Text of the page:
Two years later, when Kendrick returned, the Haida had not forgotten this treatment and a battle ensued. The natives captured the arms chest of the Washington. Kendrick and his crew had to retreat below decks. He and his officers fought off the attack. Kendrick, seeking revenge, killed a native woman who had encouraged the attack in the water after her arm had been severed by a cutlass and killed many other natives with cannon and small arms fire as they retreated.:63
Trading in East Asia
Kendrick went to the Sandwich Islands (now Hawaii) and then he reached Macau in January, 1790. He eventually left Macau in March, 1791, along with William Douglas, formerly captain of the Iphigenia but now of an American ship called Grace. Kendrick and Douglas reached Japan on May 6, probably becoming the first official Americans to meet the Japanese. The next day a typhoon came and forced Kendrick’s ship northeast to Kashinoura Harbor. Kendrick soon ran into trouble with the Japanese, who kept some samurai to make sure things did not get out of hand. Kendrick finally left on May 17. He and Douglas parted ways at a group of islands that they called the Water Islands.
Kendrick landed on the shores of the Haida village, Ce-uda’o Inagai, again on June 13. Kendrick began trading with about 50 Haida aboard his ship, half of whom were women, and another 100 in canoes alongside the Washington. It was when Kenrick had a fight with a crew member that Coyah’s grudge against Kenrick that had smoldered for two years was revealed.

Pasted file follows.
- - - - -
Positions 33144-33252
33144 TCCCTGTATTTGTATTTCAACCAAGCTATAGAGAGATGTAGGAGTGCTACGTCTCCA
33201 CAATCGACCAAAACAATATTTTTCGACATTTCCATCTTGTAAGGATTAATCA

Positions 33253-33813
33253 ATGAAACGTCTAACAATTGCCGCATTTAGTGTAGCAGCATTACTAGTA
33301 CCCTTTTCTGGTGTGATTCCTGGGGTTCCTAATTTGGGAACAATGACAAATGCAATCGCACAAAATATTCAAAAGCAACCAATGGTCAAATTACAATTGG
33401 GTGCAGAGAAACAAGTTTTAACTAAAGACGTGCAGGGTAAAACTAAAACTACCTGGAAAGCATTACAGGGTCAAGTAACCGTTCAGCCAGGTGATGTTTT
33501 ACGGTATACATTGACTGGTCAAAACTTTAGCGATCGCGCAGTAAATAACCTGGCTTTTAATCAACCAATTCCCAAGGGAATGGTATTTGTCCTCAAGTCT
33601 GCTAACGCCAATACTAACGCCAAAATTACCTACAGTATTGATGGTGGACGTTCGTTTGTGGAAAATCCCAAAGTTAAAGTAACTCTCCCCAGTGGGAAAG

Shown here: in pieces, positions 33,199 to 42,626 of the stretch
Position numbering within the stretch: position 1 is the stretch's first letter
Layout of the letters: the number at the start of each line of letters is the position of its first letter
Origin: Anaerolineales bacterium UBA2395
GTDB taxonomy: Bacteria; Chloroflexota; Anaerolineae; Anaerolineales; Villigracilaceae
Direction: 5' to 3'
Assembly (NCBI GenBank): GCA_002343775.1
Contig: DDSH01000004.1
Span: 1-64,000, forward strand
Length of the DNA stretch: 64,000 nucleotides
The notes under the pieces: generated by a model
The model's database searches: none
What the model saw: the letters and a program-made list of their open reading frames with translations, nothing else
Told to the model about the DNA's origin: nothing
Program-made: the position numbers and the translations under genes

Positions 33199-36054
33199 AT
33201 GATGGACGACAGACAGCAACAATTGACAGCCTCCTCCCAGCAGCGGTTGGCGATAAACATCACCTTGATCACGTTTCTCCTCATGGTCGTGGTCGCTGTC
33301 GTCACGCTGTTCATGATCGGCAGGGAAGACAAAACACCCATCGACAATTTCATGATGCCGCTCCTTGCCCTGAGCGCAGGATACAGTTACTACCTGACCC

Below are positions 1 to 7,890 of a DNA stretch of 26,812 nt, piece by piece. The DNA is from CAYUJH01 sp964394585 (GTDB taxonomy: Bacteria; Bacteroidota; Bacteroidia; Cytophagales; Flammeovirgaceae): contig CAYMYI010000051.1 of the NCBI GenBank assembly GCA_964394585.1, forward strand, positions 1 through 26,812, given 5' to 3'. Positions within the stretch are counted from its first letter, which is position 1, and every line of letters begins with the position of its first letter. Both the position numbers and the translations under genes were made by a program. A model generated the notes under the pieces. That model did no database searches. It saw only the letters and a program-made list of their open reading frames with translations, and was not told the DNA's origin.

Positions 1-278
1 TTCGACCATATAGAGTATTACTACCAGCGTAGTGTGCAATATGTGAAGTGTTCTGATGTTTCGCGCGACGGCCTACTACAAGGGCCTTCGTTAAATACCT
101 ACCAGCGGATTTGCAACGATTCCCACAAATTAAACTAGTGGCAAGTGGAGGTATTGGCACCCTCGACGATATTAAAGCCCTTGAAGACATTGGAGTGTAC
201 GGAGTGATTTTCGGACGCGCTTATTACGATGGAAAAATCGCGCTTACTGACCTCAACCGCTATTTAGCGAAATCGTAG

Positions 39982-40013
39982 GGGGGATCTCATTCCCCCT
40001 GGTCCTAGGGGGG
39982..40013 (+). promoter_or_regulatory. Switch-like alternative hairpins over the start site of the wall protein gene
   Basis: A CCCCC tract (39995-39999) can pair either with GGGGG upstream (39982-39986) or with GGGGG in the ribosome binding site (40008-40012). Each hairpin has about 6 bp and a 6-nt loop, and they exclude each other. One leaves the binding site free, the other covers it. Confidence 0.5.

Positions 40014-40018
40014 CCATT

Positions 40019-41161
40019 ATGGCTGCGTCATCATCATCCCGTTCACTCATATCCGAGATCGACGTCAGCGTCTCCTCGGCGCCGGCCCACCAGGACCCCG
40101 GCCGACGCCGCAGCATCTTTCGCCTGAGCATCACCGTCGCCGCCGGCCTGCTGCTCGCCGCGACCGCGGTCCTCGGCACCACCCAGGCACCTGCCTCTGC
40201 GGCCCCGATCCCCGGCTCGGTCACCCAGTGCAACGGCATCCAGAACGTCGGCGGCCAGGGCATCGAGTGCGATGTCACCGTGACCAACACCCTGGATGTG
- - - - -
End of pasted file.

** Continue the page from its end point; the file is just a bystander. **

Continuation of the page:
The Haida seized the arms chests and overran the decks of the ship. One of Coyah’s men held a fierce-looking weapon at Kendrick’s face, ready to kill when the order was given. As the men were taken to the hold, they quietly and secretly grabbed any weapons left in unnoticeable places. Kendrick found an iron bar and when Coyah came into sight, he leaped on top of the Haida chief, who non-fatally slashed the captain’s belly with his knife. The chief fled when he saw the other Americans armed as well. Kendrick and his men charged the Haida, shooting at them and grabbing whatever weapons were around. One Haida woman tried to urge the fight on, even though she had lost an arm and had a few other wounds. She was the last one to retreat, jumping into the water and trying to swim away. A crewman shot her as she swam towards the shore. About 40 Haida were killed that day, including Coyah’s wife and two children. Coyah was wounded as well as his two brothers and another chief named Schulkinanse.